Bookish Top Ten of 2011: Best Of

I read many extraordinary books in 2011.
Some of them moved me, some of them made me happy, some of them changed me.
All of them made me dream, all of them made me think.
This is a selection of the ten best ones.

1. Daughter of Smoke and Bone by Laini Taylor.

This is in the fantasy genre and it wowed me like I hadn't been wowed in a long time. Instead of starting to praise its awesomeness, I will link my review of it
Just... just WOW!!

This is a delightful ya contemporary christian romance, with a lot of incredible messages about grief and growing up. Excellent!
And here is Debra's YouTube channel, where I first heard of this book.

This action-packed, romantic dystopian novel might even replace The Hunger Games (review) in readers' preferences.
I certainly loved it. 
Especially the play on fears. Wow.

I am so sad and surprised that this incredible book hasn't got more publicity. It is a contemporary ya survival story that changed the way I think about nature and animals in every way. 
It is also terribly romantic and filled with action. 
It kept me at the edge of my seat. 
I wish more people would read it so I could talk with my bookish friends about its awesomeness. 

I absolutely loved this historical and contemporary ya novel. I thought it was brilliant, very well-written, romantic and deep.
Here is a link to my review and here is a bookmark that I made out of the gorgeous cover image.

This is fantasy at its best.
This is one of those books that aren't books, but an experience.
I was completely swept away. 
It was dark and tender and funny and sad. 
It was light and shadows and death and life.
It was everything.

This, in my opinion, is one of the best contemporary ya books out there. Not that it wouldn't be fantastic as an adult read too. It tackles a great many important and touchy issues with grace and depth and I loved it for this.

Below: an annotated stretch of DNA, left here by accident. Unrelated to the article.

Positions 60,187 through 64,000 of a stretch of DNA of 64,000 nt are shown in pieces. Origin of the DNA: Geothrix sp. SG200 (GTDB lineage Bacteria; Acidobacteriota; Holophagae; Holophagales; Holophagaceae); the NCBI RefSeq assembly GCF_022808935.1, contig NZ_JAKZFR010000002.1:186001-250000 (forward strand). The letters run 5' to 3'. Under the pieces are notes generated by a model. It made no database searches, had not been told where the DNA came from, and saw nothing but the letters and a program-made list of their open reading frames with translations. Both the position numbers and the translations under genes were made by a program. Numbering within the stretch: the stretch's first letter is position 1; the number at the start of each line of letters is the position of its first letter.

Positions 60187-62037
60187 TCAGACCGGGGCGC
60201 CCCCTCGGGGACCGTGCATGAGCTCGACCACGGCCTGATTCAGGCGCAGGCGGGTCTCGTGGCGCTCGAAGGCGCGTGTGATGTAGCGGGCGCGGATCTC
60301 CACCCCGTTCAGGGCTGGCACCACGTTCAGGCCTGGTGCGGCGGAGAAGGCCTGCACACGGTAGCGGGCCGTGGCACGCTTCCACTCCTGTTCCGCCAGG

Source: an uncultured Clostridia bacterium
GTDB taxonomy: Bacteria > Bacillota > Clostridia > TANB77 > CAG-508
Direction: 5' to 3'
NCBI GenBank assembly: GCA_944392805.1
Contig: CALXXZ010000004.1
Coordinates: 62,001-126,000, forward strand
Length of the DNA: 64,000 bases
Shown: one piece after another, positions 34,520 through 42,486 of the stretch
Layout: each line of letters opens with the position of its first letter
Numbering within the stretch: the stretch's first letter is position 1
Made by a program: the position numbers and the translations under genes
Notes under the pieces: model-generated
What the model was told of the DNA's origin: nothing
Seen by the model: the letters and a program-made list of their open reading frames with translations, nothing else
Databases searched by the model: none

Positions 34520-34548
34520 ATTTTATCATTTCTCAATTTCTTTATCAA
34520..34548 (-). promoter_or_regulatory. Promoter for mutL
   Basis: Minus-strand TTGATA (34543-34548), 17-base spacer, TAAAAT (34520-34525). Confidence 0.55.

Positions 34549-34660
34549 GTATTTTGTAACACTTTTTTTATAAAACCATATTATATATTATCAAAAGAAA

It also includes one of my favorite pair in ya books, but that will have to wait for another top ten of 2011 post.

This book is part fantasy, part sci-fi, part dystopian, part survival. It is absolutely brilliant in its symbolism and its optimism. It is a rather dark book, I suppose, and not as middle-grade as it looks. 
But it spoke to me deeply. 
Also, there is a great deal of humanity in this book. Of good overcoming evil in the best and fullest sense. 

Every year I read parts of this book.
This year I indulged myself and reread it whole. 
Needless to say, I couldn't read anything else for days afterwards. Cause it's that kind of a book. You know, epic.
I hear a lot of readers saying casually in their videos that they haven't read Jane Eyre.
Guys, no. 
You aren't a reader until you have read this book. 
Do yourselves a favour. 
Most other books are just postcards compared to this masterpiece. And talk about moden issues... or romance... 

This fantasy, fairytale-esque book is amazing. It's dark and tender and... just beautiful. Breathtakingly beautiful. I loved how different it was than anything else I have ever read. 
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